ATLANTA UNTRAPPED: Separating the art from the artist
Are we obligated to praise someone for getting one thing right if they?۪ve gotten something else terribly wrong?
Whether it's the Harvey Weinstein scandal, allegations of sexual misconduct and abuse aimed at R. Kelly, or companies such as Uber facing sexual harassment claims, women are mistreated everywhere. I didn't start thinking about misogyny and sexual assault after the #MeToo hashtag started trending. I'm a woman. Society reminds me of these things every day, but lately, it has consumed me.
I have struggled with Young Thug's music since he called two working black women "peasants' and "ants' and referred to their hair as "nappy' in a video at the airport last year. By the time he wrote "Bitch U Gon Die On God' in response to a tweet in which his ex-girlfriend declared she was "back on the market,' I wasn't surprised that he thought it was an appropriate comment.
Still, when he released a surprise project with fellow Atlanta rapper Future, I listened. Super Slimey is a solid effort from two prolific artists. From the moment "No Cap' opens the album, it's clear that fans benefit from these titans who have competed for years sometimes friendly, other times leading to outright beef joining forces. "Patek Water' features Migos rapper Offset, and braggadocios verses from both Thug and Future. But Super Slimey isn't their strongest work, which begs a question: Is it OK to ignore an artist's controversies because they're setting trends and making hits?
I've been side-eying Young Thug since he delivered the line: "If she ain't a virgin, then the bitch is only average' in 2013's "Danny Glover.' He isn't the first rapper to be sexist and problematic, but the "Danny Glover' hook is undeniable. I pushed my concerns aside and sang along. Such is the life of any woman who's a rap fan. But where's the limit?
As a black woman it matters to me that Kodak Black has been accused of sexual assault and stereotypes dark skinned women, labeling them more aggressive than women of fairer skins. When Rick Ross says he won't sign a woman to his label because he'll feel entitled to sex, it is alarming. It is the kind of thinking that landed Weinstein in the position he is in today. This type of thinking has traumatized countless women. It is not funny. It is not harmless.
I don't boycott every problematic artist. I believe in redemption. But things will change only if people decide what they're willing to tolerate and stand firm in that.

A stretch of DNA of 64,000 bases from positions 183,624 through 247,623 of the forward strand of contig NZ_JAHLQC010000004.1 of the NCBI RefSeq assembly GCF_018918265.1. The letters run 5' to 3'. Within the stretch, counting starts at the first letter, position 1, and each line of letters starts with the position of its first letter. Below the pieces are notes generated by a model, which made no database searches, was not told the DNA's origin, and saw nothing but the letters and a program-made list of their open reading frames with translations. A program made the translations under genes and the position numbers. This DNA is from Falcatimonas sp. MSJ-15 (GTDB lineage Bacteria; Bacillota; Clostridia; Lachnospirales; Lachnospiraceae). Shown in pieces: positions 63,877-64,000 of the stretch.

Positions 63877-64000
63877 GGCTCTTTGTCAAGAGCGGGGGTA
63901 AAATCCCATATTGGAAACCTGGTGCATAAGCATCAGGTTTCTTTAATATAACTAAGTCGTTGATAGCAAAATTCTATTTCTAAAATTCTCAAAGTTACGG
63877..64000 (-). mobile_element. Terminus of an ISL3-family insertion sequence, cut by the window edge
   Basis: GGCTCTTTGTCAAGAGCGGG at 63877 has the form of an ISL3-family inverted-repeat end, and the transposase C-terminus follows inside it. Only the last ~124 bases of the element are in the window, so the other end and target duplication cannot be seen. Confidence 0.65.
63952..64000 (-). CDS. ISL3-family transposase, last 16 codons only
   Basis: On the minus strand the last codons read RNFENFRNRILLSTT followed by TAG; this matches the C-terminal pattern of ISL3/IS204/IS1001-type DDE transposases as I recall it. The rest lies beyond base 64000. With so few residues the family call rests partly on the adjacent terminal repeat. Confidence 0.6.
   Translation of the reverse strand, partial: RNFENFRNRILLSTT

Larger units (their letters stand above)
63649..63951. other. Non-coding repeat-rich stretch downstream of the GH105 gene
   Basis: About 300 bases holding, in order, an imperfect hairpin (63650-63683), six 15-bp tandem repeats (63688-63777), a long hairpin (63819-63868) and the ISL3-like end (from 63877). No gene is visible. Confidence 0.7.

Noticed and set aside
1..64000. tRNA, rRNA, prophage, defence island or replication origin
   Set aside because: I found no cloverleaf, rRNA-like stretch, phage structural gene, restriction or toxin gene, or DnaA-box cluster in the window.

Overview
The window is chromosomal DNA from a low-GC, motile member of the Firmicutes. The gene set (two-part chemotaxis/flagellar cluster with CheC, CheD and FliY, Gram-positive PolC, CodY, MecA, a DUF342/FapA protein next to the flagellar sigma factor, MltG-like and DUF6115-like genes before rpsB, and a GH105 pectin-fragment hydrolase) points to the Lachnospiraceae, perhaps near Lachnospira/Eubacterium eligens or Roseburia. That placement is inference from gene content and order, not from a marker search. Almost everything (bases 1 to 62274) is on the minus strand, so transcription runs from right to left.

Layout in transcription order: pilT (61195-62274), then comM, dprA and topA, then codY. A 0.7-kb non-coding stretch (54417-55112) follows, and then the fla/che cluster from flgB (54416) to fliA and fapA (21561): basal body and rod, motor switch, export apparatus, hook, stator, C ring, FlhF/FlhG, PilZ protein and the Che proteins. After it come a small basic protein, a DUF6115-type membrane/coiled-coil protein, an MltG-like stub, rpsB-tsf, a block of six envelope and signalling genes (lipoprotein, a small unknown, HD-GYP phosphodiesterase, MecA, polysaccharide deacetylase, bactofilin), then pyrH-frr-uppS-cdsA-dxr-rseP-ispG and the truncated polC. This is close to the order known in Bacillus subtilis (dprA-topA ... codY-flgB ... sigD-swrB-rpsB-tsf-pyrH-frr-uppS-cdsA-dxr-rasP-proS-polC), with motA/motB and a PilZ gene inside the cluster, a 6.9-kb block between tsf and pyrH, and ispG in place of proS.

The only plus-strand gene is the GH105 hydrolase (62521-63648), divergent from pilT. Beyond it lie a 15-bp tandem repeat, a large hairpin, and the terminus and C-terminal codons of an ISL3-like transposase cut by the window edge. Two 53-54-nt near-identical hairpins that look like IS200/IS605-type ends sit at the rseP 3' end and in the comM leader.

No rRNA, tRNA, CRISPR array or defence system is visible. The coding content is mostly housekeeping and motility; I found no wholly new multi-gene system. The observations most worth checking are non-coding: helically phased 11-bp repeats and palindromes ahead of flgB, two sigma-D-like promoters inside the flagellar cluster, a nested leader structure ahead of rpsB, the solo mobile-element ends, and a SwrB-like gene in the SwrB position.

Eminem releases an anti-Trump freestyle, showing support for Colin Kaepernick and everyone cheers. To be fair, it's a great freestyle. But does that negate the homophobia and violence against women he has displayed in songs such as "Shady CXVPHER?" In the song, he raps: "I may fight for gay rights, especially if that dyke is more of a knockout than Janay Rice/Play nice? Bitch I'll punch Lana Del Rey right in the face twice, like Ray Rice in broad daylight in the plain sight of the elevator surveillance."
Are we obligated to praise someone for getting one thing right if they've gotten something else terribly wrong?
XXXTentacion hasn't released one song that interests me. But I've witnessed countless debates over whether or not his talent should be overshadowed by allegations of abuse made by his ex, or statements such as "Everybody that called me a domestic abuser, I'm finna domestically abuse y'all little sister pussy from the back."
Billboard recently published an article featuring many anonymous music executives who believe fans should separate an artist's personal controversies from their art. But this is as problematic as the idea that athletes should stick to sports. Art is political and deeply personal. As a woman and a rap fan, I'm still trying to figure out where the line is for me.
Run the Jewels will perform during halftime and after the Atlanta Hawks take on the Denver Nuggets Oct. 27. Tickets start at $23, and come with a $10 food and drink voucher.
City Winery will host a 75-minute Hip-Hop Yoga Warriors and Mimosas class Oct. 28. Tickets are $25.
Jewel Wicker is an Atlanta native and award-winning freelance reporter who has been covering the music industry and hip-hop in Atlanta since she was a college student at Georgia State University. In her spare time, she loves to eat lemon pepper wings and debate the validity of your favorite artists.